Communion with Bishop Lazarus
I hear Bruce Wharton is trying to convince us that the Americans love Africa more than America loves America.
That is why America has done amazing things for Africa during this Ebola outbreak, including dispatching so many medical personnel and setting aside so many millions to help us; to help us poor helpless and hapless Africans.
Africa, Africa, Africa! The stage for every half-assed political poseur the world’s worst nightmare can vomit up on a bad day – from Bono to Clooney to Wharton.
Of course, Wharton will never tell us that far much more money is spent on bombing helpless and hapless people all over the world.
It’s hypocrisy, it’s an American specialty, served up in double measure.
And it shall never change. Regardless of what Wharton or anyone else screams, with threats of hellfire (missiles) and brimstone against any heretic who dares think or say otherwise.
It’s the American way.
The Bishop will not talk about it, will not care, will not lose a wink of sleep.
Rather, what concerns the Bishop is what Our First Lady of Grace is seized with.
It is fervently hoped that this is not mistaken with Our Lady of Graces, the Madonna delle Grazie, who I am sure will prominently figure in today’s beatification of Paul VI by Pope Francis at The Vatican.
The Bishop will not pretend to be an ardent candle-burner at the hallowed altars of Holy See saints and would-be saints, but will dare to say – at risk of heresy and a fiery death at the stake – that Our First Lady of Grace could just be that saviour that rescues Zanu-PF and Zimbabwe from this growing sin of Wharton-esque hypocrisy.
On Thursday, under a scorching sun and before an appropriately fired-up audience, she said the moment of truth was nigh.
Needless to say, this was within the context of the Gamatox phenomenon that has gripped the political imaginations of just about all Zimbabweans.
What is significant is that the First Lady has dared broach a subject that very few people have had the nerve to tackle openly and frankly.
She said publicly what most people whisper – with furtive glances over tense shoulders – and said it so boldly and in very timeously rather than timorously.
The fact is Zanu-PF is at the Rubicon, and its continued survival as the font of our foundational values as a nation demands crossing that Rubicon.
For far too long, Zanu-PF has swept issues under the carpet, it has looked askance at the elephant in the room, acted as if the loud fart has neither been heard nor smelt.
And yet the stench of hypocrisy is stinking to the high heavens!
There is a coterie of schemers within the party that by day sings President Mugabe’s praises but once the sun sets (and sometimes before it does), slink in shadows and do all they can to undo what he stands for.
And not only do they undo what he stands for, but also seek to undo him as the sitting Head of State and Government, and President and First Secretary of a ruling party that he so assuredly led to victory just a year ago.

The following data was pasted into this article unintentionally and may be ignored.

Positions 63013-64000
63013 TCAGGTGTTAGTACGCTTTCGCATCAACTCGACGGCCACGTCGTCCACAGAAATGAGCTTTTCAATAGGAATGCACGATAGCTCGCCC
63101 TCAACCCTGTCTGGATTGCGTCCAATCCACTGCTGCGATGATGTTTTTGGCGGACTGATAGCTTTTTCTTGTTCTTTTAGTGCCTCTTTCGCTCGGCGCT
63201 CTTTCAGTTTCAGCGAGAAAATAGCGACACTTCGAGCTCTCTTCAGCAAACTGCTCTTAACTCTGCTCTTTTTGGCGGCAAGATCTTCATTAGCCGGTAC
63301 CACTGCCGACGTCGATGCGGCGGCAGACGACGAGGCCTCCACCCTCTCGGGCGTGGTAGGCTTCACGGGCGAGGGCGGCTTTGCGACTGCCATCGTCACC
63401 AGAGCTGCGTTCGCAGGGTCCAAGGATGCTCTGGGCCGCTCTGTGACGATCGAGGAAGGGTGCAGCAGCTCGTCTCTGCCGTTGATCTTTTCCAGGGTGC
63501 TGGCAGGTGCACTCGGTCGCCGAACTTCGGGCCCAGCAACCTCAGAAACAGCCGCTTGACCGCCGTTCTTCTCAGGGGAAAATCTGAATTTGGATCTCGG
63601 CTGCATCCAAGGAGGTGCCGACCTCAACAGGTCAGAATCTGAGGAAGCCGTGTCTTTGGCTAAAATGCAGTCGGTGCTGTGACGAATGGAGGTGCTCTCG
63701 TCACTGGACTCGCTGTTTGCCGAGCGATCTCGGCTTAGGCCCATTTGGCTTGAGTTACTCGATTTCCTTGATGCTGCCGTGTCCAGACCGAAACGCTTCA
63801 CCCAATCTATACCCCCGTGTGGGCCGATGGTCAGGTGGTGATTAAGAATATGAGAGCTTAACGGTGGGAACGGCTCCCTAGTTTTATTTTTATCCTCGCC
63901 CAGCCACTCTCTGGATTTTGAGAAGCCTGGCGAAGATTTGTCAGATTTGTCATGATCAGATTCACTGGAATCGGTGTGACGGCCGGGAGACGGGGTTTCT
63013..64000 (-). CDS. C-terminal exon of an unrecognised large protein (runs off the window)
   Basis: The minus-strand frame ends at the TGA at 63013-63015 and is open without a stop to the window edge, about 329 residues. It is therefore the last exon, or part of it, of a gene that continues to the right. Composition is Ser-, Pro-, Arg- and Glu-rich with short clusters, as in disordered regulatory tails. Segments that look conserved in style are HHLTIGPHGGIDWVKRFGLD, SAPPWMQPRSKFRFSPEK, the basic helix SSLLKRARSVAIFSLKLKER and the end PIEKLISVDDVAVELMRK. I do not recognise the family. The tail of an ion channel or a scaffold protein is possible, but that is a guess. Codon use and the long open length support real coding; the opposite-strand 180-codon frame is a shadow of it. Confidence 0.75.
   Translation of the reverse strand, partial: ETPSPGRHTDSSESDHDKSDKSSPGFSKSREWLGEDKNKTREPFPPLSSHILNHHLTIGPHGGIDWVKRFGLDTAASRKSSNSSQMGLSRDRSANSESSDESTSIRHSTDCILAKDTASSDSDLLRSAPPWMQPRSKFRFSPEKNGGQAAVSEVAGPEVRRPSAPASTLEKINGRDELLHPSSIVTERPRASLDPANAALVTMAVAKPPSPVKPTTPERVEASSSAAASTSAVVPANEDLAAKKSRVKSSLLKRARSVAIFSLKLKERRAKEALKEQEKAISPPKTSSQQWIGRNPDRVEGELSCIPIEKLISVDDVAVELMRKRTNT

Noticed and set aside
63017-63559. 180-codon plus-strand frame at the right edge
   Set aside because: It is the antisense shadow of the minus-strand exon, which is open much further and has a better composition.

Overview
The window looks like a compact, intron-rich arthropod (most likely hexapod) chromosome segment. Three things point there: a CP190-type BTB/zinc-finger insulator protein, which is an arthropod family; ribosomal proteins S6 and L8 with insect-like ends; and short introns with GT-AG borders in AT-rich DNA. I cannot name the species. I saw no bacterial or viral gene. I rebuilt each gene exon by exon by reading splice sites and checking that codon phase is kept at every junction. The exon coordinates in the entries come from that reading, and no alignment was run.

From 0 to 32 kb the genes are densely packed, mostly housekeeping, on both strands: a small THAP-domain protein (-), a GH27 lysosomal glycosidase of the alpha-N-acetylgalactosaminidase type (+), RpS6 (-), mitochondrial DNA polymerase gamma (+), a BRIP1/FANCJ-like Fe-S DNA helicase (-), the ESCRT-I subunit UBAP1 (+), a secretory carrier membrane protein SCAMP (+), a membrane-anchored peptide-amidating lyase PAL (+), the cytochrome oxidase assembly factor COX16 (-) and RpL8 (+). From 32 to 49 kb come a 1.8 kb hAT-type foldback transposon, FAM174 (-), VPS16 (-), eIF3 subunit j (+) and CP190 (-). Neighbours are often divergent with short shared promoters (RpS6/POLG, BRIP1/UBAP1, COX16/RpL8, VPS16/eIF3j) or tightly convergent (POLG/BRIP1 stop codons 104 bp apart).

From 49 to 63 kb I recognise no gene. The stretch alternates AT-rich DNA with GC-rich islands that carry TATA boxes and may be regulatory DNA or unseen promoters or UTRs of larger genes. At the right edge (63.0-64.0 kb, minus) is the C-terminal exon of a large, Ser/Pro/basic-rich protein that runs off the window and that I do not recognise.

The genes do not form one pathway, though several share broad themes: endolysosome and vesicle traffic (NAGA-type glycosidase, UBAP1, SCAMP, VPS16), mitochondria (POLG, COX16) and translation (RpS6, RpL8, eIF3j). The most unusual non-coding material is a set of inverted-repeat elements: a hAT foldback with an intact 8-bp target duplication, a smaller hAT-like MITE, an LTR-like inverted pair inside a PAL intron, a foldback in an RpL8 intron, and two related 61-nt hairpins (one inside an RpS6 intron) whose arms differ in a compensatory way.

Methinks President Mugabe has been much too patient.
He has been too patient with corrupt officials who sully his revolutionary name with their gormandiser’s greed; too patient with inept and slothful officials who coast along by merely chanting the right slogans at the right time; too patient with atavistic officials who would rather see his back even as they hypocritically mouth platitudes like “VaMugabe chete chete”.
His patience, a virtue by any definition for this fine Catholic gent, should surely wear thin at some point!
Why, even the Son of Man took the whip to the infidels in the temple who dared defile his Father’s house by turning it into a den of thieves and robbers.
If anyone anywhere anyhow in Zanu-PF is of the belief that he or she can do better job of leading the party and Government than President Mugabe, then why not come out in the open?
For crying out loud, Simba Makoni, the beer-and-bicycles budget man, did it, and surely he is not more of a man than the mighty kingmakers prowling Zanu-PF’s corridors of power, ready to devour anyone who has the cheek to hold a different opinion.
Like Joshua, these people must be brave, must have the courage of their convictions, and stand up and declare “as for me and my house I will serve so-and-so”.
Like Martin Luther, they should be able to state without equivocation that here I stand, I can do no other.
Like the RGM they love to hate, they should tell us what they are made of and what they will stand – and die – for.
Enough of this Wharton-esque hypocrisy: live by your principles . . . or your wallet.
And when all is said and done, when the battle had been fought and won, when the conqueror stands atop the hill and the vanquished licks stinging wounds, Zanu-PF must begin that very important process of internal re-organisation.
Hard questions must be asked, tough decisions made, and Zanu-PF must be steered back onto that path that saw it espouse gutsaruzhinji and establishment of a people’s republic.
Zanu-PF, really, can do no other.
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